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Wednesday, 15 March 2017

The Reading Strategies Book Goal 3



Background Information:

In case you are new to my blog I figured I would give you a quick insight into who I am as a teacher. I teach a grade 4/5 combo class in Canada. Now you may be wondering, why is a grade 4/5 teacher wanting to dig deep into Goal 3, Supporting Print Work? The truth is, my students' reading levels range from Kindergarten to Grade 5, as I am sure many of yours do. The majority of my students are English Language Learners. Because of this, I do a lot of professional learning surrounding print work and continue to develop my proficiency in it. One thing I love about this chapter is that some of the strategies are appropriate for students of all reading levels! 

Jennifer begins the chapter by reminding us that there are three sources of information we use while reading; meaning, syntax and visual. She compares the use of all three sources of information to a juggler with three balls in the air; it takes coordination, mental effort and strategic action. It is no wonder that many students overemphasize one or two of the sources of information, which in turn affects their accuracy rate.


Cross Checking

She then continues to talk about Cross Checking. Any of my Daily 5 people out there will be familiar with Cross Checking. Essentially while kids are reading, they need to be thinking, "Does it look right? Does it sound right? Does it make sense?" The 2 Sisters have cool hand gestures to remind kids to cross check.



Goal 3 Strategies

There are 23 different strategies in this chapter. I chose 3 to focus on. 


Goal 3.6 - Try, Try, Try Again:


Jennifer recommends launching this strategy by reviewing all of the reading strategies that have been taught so far. I love introducing this strategy at the beginning of the year. It sounds strange, but it actually gives me a lot of insight into the strategies that my students already have in their tool kits and the strategies that they still need. We start by listing all of the strategies that they already have in their tool kits. Jennifer uses the metaphor of a tool kit beautifully. Saying: "Just like you wouldn't use a hammer to take out a screw, you shouldn't use the "check the pictures" strategy when there aren't any pictures." I have found that my English Language Learners really benefit from actually having a little box that has visuals for each of their reading strategies in it. That way, they can take the strategies out and try them if needed. As we learn a new strategy, we add it to our tool kits.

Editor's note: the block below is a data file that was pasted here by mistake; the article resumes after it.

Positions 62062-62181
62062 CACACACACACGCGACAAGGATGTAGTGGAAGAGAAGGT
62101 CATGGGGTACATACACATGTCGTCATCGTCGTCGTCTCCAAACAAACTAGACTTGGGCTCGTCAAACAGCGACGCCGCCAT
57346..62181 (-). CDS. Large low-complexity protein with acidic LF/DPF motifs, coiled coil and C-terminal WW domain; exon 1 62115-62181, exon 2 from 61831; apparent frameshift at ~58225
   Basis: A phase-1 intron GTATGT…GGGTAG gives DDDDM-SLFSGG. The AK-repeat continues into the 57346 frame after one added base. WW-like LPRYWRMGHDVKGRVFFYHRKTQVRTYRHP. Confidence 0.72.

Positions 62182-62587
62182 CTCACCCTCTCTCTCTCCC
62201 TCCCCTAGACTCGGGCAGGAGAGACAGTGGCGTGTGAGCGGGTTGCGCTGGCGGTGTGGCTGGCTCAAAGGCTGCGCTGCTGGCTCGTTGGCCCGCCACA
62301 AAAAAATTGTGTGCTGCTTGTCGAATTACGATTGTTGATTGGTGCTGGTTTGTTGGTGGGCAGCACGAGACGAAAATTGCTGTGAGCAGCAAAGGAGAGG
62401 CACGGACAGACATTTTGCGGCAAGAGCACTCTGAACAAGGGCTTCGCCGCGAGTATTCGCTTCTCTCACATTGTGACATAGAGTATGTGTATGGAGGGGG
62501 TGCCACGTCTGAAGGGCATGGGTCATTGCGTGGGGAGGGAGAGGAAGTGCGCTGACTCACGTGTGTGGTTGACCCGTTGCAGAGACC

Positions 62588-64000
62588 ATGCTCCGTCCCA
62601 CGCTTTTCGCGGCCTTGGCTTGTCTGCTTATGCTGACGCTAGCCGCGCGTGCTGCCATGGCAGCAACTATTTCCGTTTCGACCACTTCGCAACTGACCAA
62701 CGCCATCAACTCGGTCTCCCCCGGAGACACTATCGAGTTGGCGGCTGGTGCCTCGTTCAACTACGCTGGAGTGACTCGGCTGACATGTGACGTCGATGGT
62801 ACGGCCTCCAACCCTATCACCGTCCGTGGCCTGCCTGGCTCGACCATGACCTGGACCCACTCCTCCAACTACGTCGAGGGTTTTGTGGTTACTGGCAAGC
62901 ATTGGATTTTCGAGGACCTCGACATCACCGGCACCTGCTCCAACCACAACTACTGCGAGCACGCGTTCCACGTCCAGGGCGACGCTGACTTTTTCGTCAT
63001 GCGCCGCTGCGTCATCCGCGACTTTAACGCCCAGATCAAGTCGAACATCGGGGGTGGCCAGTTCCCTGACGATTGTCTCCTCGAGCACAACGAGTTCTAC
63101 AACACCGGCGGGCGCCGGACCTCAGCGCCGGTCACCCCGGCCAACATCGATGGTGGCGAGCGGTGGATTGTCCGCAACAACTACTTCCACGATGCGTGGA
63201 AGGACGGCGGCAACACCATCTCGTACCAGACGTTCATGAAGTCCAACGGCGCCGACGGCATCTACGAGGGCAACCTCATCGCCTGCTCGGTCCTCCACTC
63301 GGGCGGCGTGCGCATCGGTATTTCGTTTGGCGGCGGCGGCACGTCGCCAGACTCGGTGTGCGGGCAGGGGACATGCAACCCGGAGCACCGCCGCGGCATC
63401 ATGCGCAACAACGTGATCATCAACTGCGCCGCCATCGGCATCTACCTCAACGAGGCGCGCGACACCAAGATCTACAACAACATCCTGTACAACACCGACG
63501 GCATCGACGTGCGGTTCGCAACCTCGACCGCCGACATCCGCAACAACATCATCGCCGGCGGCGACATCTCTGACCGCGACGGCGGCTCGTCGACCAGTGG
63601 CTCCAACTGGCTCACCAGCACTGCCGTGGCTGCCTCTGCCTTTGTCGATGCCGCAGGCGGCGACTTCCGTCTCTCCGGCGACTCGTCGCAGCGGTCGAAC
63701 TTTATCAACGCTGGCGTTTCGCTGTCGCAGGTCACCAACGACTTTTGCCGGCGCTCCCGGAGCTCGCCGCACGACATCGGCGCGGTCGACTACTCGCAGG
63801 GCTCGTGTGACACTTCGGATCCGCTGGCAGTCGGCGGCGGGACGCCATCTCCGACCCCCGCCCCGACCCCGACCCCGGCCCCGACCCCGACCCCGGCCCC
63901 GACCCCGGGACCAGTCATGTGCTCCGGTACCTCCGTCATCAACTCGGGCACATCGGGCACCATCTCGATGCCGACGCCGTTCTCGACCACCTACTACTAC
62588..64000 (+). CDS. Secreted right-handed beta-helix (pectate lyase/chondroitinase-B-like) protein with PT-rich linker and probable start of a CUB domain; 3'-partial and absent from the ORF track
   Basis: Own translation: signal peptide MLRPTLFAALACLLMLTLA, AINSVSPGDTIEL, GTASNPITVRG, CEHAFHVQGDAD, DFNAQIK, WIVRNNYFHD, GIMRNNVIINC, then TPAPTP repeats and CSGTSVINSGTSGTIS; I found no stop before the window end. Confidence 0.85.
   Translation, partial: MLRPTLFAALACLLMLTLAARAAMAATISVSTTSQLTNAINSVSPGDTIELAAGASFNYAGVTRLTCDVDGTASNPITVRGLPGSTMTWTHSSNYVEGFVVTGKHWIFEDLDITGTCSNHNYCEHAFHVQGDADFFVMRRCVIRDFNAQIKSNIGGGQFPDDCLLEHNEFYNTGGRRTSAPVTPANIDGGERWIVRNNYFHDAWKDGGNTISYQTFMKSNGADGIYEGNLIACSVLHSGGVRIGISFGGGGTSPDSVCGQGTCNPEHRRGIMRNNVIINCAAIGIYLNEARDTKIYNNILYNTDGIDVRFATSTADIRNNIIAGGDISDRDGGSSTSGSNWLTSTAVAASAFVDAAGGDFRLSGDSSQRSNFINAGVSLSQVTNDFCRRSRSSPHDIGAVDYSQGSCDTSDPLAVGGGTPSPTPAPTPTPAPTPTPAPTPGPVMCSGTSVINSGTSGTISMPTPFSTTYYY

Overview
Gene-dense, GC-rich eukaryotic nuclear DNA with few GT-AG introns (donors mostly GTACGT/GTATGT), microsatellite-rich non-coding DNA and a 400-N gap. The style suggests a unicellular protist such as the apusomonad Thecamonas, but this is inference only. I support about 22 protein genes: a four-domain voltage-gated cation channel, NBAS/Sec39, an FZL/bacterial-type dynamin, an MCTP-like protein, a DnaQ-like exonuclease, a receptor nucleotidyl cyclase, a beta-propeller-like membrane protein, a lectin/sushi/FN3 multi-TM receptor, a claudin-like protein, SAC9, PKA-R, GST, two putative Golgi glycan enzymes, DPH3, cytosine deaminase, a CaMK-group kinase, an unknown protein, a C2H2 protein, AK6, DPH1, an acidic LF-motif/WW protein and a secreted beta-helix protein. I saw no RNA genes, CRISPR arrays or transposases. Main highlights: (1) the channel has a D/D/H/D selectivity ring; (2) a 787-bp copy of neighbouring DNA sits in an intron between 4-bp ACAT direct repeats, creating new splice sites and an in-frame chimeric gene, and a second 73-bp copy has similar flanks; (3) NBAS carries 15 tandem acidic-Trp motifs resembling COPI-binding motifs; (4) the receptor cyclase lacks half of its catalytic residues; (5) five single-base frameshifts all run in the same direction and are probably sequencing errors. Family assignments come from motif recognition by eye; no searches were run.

This is the anchor chart that is suggested :)


Goal 3.7: Slow down the Zoom, Zoom, Zoom to Make Sense!



This strategy is applicable for ALL of my students. So many of my students come to grade 4/5 as "zoom, zoom" readers. I think it is super important to have them pause and slow down. I am always looking for ways to help students learn how to self monitor their reading. Do you know of any others that would work for self monitoring? 


Here is the poster that I hang in my classroom to remind students of this rule!


3.12: Group Letters That Make Sounds Together


Jennifer suggests that you launch this strategy by explaining that some letters go together to make a special sound. Show students a blends and digraphs chart. There is a great one on page 91. Then have students read a book while being detectives and hunting for blends and digraphs. I completed this activity a couple of times with my low reading group. I thought that it really helped their decoding! It is so difficult to make time for phonics in a grade 4/5 classroom where most of the students don't need it. I would love to hear in the comments if you have any ways to incorporate phonics for your low readers!




I really enjoyed this chapter! What was your number 1 take away? Feel free to discuss in the comments below :) 
Don't forget to check out the rest of the posts in this series. You can find all of the links here.

Have a sweet week!





Monday, 6 February 2017

February Faves



It's February... You know that that means! Valentine's Day!
Here are some of my favourite activities to celebrate in my Upper Elementary Classroom!

Fun Valentine's Day Activities for the Upper Elementary Classroom


This year I have a grade 4/5 class. Our focus throughout the week of Valentine's Day is going to be spreading Random Acts of Kindness!